A Practical Example of Nullish Coalescing

Jun 03, 2020 | Mark Brouch

A Practical Example of Nullish Coalescing

Note: This article originally appeared on Medium and has been reposted on the Doximity Technology Blog with the author’s permission.

Nullish coalescing is a brand new logical operator (??) for the JavaScript programming language. It was released along with a whole slew of other new features on April 2nd this year as part of ECMAScript version 2020 (or ES2020).

This new operator is very similar to the logical OR (||) operator, with the exception that it only returns the right-hand side operand when the left-hand side operand evaluates to being nullish. This means that nullish coalescing returns the right-hand side operand when the left-hand side evaluates to undefined or null, but not false, 0, or "" as it will with the logical OR operator.

// These will return the left-hand side operand
// with nullish coalescing, but not OR

false || true // returns true
false ?? true // returns false

0 || true // returns true
0 ?? true // returns 0

"" || true // returns true
"" ?? true // returns ""

// These will return the right-hand side operand
// with nullish coalescing, same as OR

undefined || true // returns true
undefined ?? true // returns true

null || true // returns true
null ?? true // returns true

Drake explains nullish coalescing. ES2020 Bling?

This is pretty cool, but how can it improve the way we write code? Today I came across the perfect use of nullish coalescing. Of course there are plenty more great uses for this new operator, but I thought I’d share how it worked for me.

I was working on a modal component with the typical functionality you might find in any modal. What I was tasked with changing on this particular modal was to create a beforeClose() hook that would be provided by the application and executed by the modal prior to closing. Additionally, I needed to make it so that if the beforeClose() hook returned false, closing the modal should be prevented, that way the application can control whether the modal can close when a close event is initiated, such as by clicking the “close” button.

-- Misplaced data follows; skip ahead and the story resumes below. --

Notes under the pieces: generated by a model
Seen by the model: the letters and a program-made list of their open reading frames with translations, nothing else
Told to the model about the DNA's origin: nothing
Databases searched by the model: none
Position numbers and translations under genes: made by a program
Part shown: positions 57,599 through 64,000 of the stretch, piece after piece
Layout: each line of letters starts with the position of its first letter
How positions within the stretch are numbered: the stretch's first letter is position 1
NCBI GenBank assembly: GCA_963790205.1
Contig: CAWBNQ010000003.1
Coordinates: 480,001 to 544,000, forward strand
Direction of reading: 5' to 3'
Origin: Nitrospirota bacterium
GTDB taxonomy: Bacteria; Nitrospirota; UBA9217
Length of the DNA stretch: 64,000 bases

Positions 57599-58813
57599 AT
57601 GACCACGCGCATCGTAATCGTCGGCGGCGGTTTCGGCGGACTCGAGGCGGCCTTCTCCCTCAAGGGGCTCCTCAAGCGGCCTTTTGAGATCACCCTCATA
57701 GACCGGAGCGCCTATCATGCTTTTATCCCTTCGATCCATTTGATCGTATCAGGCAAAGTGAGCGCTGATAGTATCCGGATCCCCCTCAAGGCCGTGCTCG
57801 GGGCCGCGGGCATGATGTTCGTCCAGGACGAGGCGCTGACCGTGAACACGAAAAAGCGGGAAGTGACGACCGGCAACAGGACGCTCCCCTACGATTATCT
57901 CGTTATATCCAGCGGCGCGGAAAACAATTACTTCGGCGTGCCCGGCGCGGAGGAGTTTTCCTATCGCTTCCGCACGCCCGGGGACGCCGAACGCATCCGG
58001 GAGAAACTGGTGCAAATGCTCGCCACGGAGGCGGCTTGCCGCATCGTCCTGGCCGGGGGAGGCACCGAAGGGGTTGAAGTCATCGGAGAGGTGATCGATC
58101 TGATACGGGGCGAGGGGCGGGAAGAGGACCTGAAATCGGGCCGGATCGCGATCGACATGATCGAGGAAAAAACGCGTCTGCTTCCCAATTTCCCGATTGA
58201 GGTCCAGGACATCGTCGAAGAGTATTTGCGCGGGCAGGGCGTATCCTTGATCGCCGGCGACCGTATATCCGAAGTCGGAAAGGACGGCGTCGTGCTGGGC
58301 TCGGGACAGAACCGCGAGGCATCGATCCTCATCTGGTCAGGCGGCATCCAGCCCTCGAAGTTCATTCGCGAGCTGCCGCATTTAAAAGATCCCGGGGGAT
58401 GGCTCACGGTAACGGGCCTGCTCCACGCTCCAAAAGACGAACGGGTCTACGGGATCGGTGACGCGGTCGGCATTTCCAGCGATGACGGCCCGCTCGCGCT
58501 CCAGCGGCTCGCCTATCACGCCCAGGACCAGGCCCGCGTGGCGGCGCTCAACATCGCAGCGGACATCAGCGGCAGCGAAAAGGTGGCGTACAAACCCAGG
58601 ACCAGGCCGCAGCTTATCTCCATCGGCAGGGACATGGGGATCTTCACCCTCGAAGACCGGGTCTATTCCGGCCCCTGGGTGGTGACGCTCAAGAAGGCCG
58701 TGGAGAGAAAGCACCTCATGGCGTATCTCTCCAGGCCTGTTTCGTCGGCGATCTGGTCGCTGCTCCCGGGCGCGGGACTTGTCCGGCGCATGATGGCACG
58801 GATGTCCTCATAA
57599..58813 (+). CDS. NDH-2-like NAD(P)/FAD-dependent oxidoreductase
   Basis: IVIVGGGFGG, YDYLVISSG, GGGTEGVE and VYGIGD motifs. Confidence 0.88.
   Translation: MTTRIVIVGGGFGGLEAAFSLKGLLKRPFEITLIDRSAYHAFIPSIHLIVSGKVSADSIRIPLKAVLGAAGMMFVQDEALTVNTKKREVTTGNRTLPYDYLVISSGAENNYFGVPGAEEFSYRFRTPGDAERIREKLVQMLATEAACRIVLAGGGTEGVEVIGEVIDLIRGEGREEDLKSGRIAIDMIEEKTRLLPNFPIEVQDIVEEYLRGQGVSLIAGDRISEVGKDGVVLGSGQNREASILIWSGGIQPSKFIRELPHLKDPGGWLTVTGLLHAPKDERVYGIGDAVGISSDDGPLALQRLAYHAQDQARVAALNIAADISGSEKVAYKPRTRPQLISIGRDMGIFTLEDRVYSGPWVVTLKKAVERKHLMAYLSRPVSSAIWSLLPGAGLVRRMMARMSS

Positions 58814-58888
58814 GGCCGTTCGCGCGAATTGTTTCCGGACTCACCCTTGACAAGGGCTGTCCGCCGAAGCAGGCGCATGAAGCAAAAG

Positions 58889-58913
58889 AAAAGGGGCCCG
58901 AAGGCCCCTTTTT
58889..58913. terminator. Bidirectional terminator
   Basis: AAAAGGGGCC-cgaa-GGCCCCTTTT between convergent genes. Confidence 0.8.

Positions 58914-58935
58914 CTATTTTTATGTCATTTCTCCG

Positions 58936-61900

The modal logic therefore resembles the following:

class Modal {
  constructor(options = {}) {
    this.beforeClose = options.beforeClose || () => {}

  handleClose() {

  close() {
    // close the modal

Here, when a new Modal is created, it can be provided with a beforeClose option that is a function which will be executed before the modal closes. The handleClose() method is called any time an action occurs that should cause the modal to close, and it calls the provided beforeClose hook before calling the modal’s close() method. However, we still need to implement logic that will prevent the modal from closing if the beforeClose() hook returns false. Prior to ES2020’s nullish coalescing operator, you might attempt to handle this with a simple logical AND statement:

handleClose() {
  beforeClose() && this.close()

This will ensure the modal only closes if beforeClose() returns a truthy value. However, this is problematic because what if the beforeClose() hook doesn’t return at all? It would be unreasonable when designing this modal component to assume all implementations explicitly return a truthy value, and furthermore the default beforeClose() hook’s value is a no-op function that returns undefined! To handle this, we’d need to be more explicit in our evaluation of our left-hand side operand:

handleClose() {
  beforeClose() !== false && this.close()

This solution is both less elegant, and still does not handle other falsey values like 0 or "" (think Bash’s exit 0 script style). To do that, we’d have to really disfigure our elegant one-liner, and that makes me sad:

handleClose() {
  const shouldClose = beforeClose()
  if (shouldClose !== false &&
  shouldClose !== 0 &&
  shouldClose !== "") {

(We could alternatively check for null or undefined, but that’s only slightly better.)

ES2020 has entered the chat

This is where ES2020 comes to the rescue with nullish coalescing:

handleClose() {
  beforeClose() ?? this.close()

Ahhh, much better! We’re back to an elegant one-liner logical operator that clearly shows that if beforeClose() returns false we should not close the modal. Returning null or undefined (such as in the case of a function with no return statement) will still allow the modal to close.

As you can see, this new operator enables us to write more succinct, elegant, and understandable code, which is always important because code is meant to be read by humans after all.

Nullish coalescing already has wide browser support among current versions, and is easily back-ported along with the rest of ES2020 new features via a transpiler like Babel. You can read more about this new operator on MDN and the tc39 proposal.

Photo credits: Mark Brouch
Cover image: Dyes made from natural materials coalesce to form the pigments used to color wool in Oaxaca, Mexico.

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